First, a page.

$u_r=u_{\theta}=0$ at r=0

$u_r=U\cos\theta$, $u_{\theta}=U\sin\theta$ as $r \rightarrow \infty$

Plug through the algebra, and we get

$u_r=U\cos\theta(1-\frac{3a}{2r}+\frac{a^3}{2r^3})$

$u_{\theta}=-U\sin\theta(1-\frac{3a}{4r}+\frac{a^3}{4r^3})$

$p-p_{\infty}=-\frac{3}{2}\mu Ua\frac{\cos\theta}{r^2}$

p is a ‘dipole’ solution of Laplace’s equation, but we can’t see this by inspection because we don’t know the boundary condition on p at r=a in advance.

For $\cos\theta<0$, $p>p_{\infty}$ (downstream)

For $\cos\theta>0$, $p (upstream)

Vorticity is in the +ve φ direction.

Viscous stresses on the sphere

Components of stress

$\tau_r=-p+2\mu\frac{\partial u_r}{\partial r}$

$\tau_{\theta}=\mu\frac{\partial}{\partial r}(\frac{u_{\theta}}{r})+\frac{\mu}{r}\frac{\partial u_r}{\partial \theta}$

$\tau_{\phi}=0$

At r=a

$\tau_r=-p_{\infty}+\frac{3}{2}\frac{\mu U}{a}\cos\theta$

$\tau_{\theta}=-\frac{3}{2}\frac{\mu U}{a}\sin\theta$

The problem is symmetric in all directions except the direction of U (taken to be the z-direction), so the only component which doesn’t integrate to zero is

$\tau_z=\tau_r\cos\theta-\tau_{\theta}\sin\theta=-p_{\infty}\cos\theta+\frac{3\mu U}{2a}$

Total drag on sphere

$D=\int\int\tau_z dS$

$D=\int_0^{2\pi}\int_0^{\pi}( - p_{\infty}\cos\theta+\frac{3\mu U}{2a})a^2\sin\theta d\theta d\phi$

$D=2\pi a^2 \int_0^{\pi}(-p_{\infty}\cos\theta\sin\theta+\frac{3\mu U}{2a}\sin\theta)d\theta$

$D=2\pi a^2[-\frac{1}{2}p_{\infty}\sin^2\theta-\frac{3\mu U}{2a}\cos\theta]_0^{\pi}$

$D=2\pi a^2(\frac{3\mu U}{a})$

$D=6\pi \mu a U$ Stokes Law

So the constant κ=6π.

Using Stokes Law: drop a ball-bearing of density ρb into treacle. At terminal velocity

$6\pi \mu a U=\frac{4}{3}\pi a^3(\rho_b-\rho)$

i.e. Drag=gravity-upthrust

Flow in a thin film of fluid e.g. lubricating oil between two solid surfaces.

In x, y plane, horizontal flow speed ~ U, horizontal length scale ~ L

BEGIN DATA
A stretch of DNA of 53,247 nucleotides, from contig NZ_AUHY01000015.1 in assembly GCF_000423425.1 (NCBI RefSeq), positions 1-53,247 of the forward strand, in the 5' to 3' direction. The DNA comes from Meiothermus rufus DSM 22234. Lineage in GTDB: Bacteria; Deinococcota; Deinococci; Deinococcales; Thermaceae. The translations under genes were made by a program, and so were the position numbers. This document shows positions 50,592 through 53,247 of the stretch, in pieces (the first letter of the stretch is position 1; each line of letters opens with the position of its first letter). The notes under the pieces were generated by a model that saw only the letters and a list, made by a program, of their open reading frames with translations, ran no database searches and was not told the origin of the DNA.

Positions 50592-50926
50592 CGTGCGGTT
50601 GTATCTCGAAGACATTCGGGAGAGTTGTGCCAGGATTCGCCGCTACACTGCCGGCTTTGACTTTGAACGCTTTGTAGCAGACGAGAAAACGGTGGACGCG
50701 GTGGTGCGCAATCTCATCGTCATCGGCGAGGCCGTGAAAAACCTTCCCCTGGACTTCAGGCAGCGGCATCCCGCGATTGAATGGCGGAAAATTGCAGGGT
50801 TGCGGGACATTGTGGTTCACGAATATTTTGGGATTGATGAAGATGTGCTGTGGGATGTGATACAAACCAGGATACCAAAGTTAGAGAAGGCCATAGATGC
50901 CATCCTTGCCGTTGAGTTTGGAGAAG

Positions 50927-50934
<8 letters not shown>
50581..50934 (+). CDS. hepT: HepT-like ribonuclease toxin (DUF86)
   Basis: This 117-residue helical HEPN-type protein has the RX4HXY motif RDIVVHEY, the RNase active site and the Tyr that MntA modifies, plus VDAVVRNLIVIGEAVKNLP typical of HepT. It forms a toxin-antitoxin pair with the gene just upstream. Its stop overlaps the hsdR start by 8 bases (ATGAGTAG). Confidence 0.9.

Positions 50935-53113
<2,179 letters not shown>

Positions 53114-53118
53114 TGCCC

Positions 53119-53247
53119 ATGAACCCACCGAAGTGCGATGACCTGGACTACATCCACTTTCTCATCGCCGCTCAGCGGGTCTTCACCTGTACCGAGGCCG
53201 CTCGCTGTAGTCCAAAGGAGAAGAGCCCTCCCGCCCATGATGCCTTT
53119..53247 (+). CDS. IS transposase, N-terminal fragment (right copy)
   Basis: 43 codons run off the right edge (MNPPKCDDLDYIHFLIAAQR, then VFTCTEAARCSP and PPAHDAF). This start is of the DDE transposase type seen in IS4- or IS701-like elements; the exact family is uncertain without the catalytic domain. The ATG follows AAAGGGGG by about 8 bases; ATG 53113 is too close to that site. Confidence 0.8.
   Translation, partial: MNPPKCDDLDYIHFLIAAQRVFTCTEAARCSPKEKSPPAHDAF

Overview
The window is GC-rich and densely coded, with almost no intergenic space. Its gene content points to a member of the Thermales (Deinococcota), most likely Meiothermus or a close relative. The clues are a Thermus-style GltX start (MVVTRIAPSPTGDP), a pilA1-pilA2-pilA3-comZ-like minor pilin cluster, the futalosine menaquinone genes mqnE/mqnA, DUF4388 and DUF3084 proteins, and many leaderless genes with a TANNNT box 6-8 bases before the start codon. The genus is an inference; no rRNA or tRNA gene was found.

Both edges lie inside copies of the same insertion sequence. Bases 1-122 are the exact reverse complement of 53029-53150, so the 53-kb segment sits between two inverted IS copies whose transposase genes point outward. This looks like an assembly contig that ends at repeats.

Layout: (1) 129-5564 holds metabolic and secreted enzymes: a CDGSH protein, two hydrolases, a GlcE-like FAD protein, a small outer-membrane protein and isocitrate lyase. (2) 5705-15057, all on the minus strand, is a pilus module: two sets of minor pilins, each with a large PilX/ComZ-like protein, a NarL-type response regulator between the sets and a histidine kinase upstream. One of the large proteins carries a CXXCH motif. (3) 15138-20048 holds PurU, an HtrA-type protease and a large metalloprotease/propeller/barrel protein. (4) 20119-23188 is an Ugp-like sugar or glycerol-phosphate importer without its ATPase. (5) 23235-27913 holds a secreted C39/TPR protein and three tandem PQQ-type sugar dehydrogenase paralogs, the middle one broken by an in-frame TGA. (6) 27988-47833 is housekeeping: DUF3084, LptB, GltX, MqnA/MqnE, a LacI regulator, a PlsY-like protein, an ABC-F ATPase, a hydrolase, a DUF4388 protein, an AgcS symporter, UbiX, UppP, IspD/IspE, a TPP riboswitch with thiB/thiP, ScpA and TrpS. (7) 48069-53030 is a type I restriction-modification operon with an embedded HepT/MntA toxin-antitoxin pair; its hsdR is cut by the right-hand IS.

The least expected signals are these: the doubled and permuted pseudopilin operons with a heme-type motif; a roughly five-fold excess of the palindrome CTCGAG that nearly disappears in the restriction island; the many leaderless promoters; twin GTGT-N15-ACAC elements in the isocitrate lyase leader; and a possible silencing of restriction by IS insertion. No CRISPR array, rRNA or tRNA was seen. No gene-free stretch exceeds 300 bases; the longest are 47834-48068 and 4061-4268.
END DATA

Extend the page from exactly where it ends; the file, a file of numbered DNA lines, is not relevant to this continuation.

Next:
u=(u, v, w)

If h<<L, we have a ‘thin film’

$\frac{\partial^2 u}{\partial z^2} \sim \frac{U}{h^2}$

$\frac{\partial^2 u}{\partial x^2} \sim \frac{U}{L^2} \ll \frac{\partial^2 u}{\partial z^2}$

$latex \nabla^2 u= \frac{\partial^2 u}{\partial x^2}+ \frac{\partial^2 u}{\partial y^2}+ \frac{\partial^2 u}{\partial z^2} \simeq \frac{\partial^2 u}{\partial z^2} \sim \frac{U}{h^2} The fluid is incompressible, so $\frac{\partial u}{\partial x}+\frac{\partial v}{\partial y}+\frac{\partial w}{\partial z}=0$ -> $\frac{W}{h}\sim\frac{U}{L}$ and $W \sim \frac{Uh}{L} \ll U$ $(\bold{u}.\nabla)u=(u\frac{\partial}{\partial x}+ v\frac{\partial}{\partial y}+ w\frac{\partial}{\partial z})u \sim \frac{U^2}{L}+\frac{UW}{h} \sim \frac{U^2}{L}$ (ignoring numerical prefactors) Compare inertial and viscous terms $\frac{|(\bold{u}.\nabla)u|}{|\nu\nabla^2u|} \sim(\frac{UL}{\nu})(\frac{h}{L})^2=Re(\frac{h}{L})^2$ We can neglect non-linear terms if Re(\frac{h}{L})^2 \ll 1$; this is less stringent than $Re\ll 1$ since we’ve already assumed h<<L.

Similarly, $(\bold{u}.\nabla)v$ and $(\bold{u}.\nabla)w$ are small, so we can neglect $(\bold{u}.\nabla)\bold{u}$, $\frac{\partial^2 \bold{u}}{\partial x^2}$ and $\frac{\partial^2 \bold{u}}{\partial y^2}$

Our Stokes flow equation from earlier becomes $\nabla p=\mu$latex \frac{\partial^2 \bold{u}}{\partial z^2} \$ (1)

$\frac{\partial p}{\partial z} \sim \frac{\mu w}{h^2}$

$\frac{\partial p}{\partial x}, \frac{\partial p}{\partial y} \sim \frac{\mu U}{h^2} \gg \frac{\partial p}{\partial z}$

So we can neglect vertical pressure gradients and say $p\simeq p(x,y)$, i.e. pressure is a function of x and y only.

x-component of (1) gives $\mu \frac{\partial^2 u}{\partial z^2}=\frac{\partial p(x,y)}{\partial x}$

Integrate to get

$\frac{\partial u}{\partial z}=\frac{1}{\mu}\frac{\partial p}{\partial x}z+f(x,y)$

$u=\frac{1}{2\mu}\frac{\partial p}{\partial x}z^2+fz+g(x,y)$

f and g are arbitrary functions of x and y (functions of integration).

Similarly, the y-component of (1) gives $\mu \frac{\partial^2 v}{\partial z^2}=\frac{\partial p(x,y)}{\partial y}$

$v=\frac{1}{2\mu}\frac{\partial p}{\partial y}z^2+f'z+g'$

The slider bearing

Flat boundary at z=0 moves with speed U past a fixed block with a thin film between.

Take this to be a 2D problem: u=(u,0,w); p=p(x)

At z=0, u=U -> U=g (remember that’s the function of integration g, not acceleration due to gravity)

At z=h, u=0 -> $0=\frac{1}{2\mu}\frac{dp}{dx}h^2+fh+U$

$f=-\frac{h}{2\mu}\frac{dp}{dx}-\frac{U}{h}$

So $u(x,z)=[\frac{U}{h}-\frac{z}{2\mu}\frac{dp}{dx}](h-z)$

Volume flux $Q=\int_0^{h(x)}udz$

As the fluid is incompressible, this must be independent of z.